Taylor v. Cherry Hill Triplex A-6307-08T2

The plaintiff’s case was dismissed on motion in Superior Court and is now on appeal. The Appellate Division information is as follows. This is public information.

Taylor v. Cherry Hill Triplex, et al.
Trial Court Docket No. CAM-L-1502-08 Appellate Docket No. A-6307-08T2
The Superior dismissed the case because the plaintiff was unable to show an ascertainable loss and as such there was no violation of the Consumer Fraud Act shown.

This posting is not intended to demonstrate or imply the dealership did anything wrong or illegal, especially since the case was thrown out. The purpose is to post the majority of the brief that was submitted to the appellate division for the plaintiff requesting that the Appellate division overturn the lower courts decision.


On October 26 and 27, 2004, the plaintiff, Rodney Taylor, attempted to enter into a transaction to purchase a vehicle from the defendant, Cherry Hill Triplex. The plaintiff traveled to the dealership as a result of a misleading advertisement “promising” $8,000 for the plaintiff’s trade. Defendant attempted to sell a vehicle to plaintiff and once they found out plaintiff could not qualify for financing, they convinced him to have his parents sign the contracts. Plaintiff agreed to ask his parents to sign the contracts based on a lie that the deal would be switched to plaintiff’s name after making payments for 8 months.
Defendant also failed to give plaintiff $8,000 for his trade. Instead, the trade ended up costing the plaintiff over $15,000 above the purchase price of the vehicle, which was $16,995. The plaintiff sustained a loss of at least $15,000 after being lured to the dealership with false promises. Defendant was untruthful on the contract and attempted to tell plaintiff that he was actually receiving a $5,600 benefit for his trade, when in reality, they stuck him for over $15,000 added on to the purchase price. Defendant has admitted to increasing the price of the car by over $15,000 to include negative equity and admitted that they did not disclose the negative equity anywhere on the contract. Plaintiff also has made the payments on this vehicle directly to the bank.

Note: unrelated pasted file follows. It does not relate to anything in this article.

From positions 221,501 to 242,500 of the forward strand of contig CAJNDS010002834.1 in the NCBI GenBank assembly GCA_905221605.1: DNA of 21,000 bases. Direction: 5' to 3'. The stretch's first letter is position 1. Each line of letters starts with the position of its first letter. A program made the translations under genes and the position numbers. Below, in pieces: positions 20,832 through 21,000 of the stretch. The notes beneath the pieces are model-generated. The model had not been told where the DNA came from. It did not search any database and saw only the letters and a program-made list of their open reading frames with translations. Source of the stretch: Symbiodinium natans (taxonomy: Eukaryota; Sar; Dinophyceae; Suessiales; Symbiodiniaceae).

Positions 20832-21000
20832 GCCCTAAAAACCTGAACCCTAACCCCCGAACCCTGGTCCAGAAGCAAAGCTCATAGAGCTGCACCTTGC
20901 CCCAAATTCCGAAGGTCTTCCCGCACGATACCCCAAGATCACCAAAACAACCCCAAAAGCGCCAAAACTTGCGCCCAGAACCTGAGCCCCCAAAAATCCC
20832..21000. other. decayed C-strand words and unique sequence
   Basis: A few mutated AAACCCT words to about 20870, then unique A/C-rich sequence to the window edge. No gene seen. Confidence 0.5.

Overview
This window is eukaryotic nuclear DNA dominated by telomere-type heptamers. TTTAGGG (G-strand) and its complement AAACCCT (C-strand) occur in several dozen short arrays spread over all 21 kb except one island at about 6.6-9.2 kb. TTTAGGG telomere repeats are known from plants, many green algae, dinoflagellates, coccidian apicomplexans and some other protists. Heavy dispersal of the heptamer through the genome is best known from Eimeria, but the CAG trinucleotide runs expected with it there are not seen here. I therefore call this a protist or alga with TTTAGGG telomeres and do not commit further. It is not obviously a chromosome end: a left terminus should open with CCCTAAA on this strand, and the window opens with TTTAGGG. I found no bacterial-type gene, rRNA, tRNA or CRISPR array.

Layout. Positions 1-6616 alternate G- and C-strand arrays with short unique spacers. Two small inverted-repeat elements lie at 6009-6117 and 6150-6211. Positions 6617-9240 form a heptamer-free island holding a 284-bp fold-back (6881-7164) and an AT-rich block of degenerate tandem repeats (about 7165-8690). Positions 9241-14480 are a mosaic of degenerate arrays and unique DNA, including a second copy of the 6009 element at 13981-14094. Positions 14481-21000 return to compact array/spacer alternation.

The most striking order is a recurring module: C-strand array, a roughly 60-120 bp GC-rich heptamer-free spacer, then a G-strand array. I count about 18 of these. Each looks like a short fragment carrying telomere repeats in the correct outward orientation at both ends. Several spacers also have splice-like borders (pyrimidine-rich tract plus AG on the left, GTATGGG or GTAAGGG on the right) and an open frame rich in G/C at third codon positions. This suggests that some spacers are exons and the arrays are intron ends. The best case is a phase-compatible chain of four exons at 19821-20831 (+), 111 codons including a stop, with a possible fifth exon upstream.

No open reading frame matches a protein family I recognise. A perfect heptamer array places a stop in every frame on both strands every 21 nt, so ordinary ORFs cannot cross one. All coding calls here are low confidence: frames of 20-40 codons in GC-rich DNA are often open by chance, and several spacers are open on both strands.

The defendant, without any basis, only claims that since the plaintiff did not sign the final purchase agreement the dealership should be free from any obligation under the Consumer Fraud Act. The defendant’s position is not supported by the facts of the case nor the law supporting the basic construction of the Consumer Fraud Act.
Both parties participated in oral argument in front of the Honorable Michele Fox, J.S.C. The issue before the Court was one of standing. Defendant claimed that Plaintiff had no standing to sue because he had suffered no ascertainable loss, which is a prerequisite under the New Jersey Consumer Fraud Act.
Plaintiff provided undisputed facts showing that Plaintiff had suffered an ascertainable loss; however, Judge Fox dismissed Plaintiff’s complaint. It was undisputed that Plaintiff entered Defendant’s dealership to purchase a vehicle. Plaintiff attempted to purchase the vehicle from Defendant. (Pa13 lines 9-11; Pa19). It was undisputed that, while Plaintiff’s parents signed the contracts, Plaintiff made the payments to the bank. There is no dispute as to who made the payments for the vehicle (Pa14, lines 12-16; Pa19).
The plaintiff specifically stated that he sustained an ascertainable loss as a result of making payments on this vehicle and that he sustained an additional ascertainable loss as he never received the $8,000 for his trade-in as was promised by defendant’s advertisement. (Pa19)

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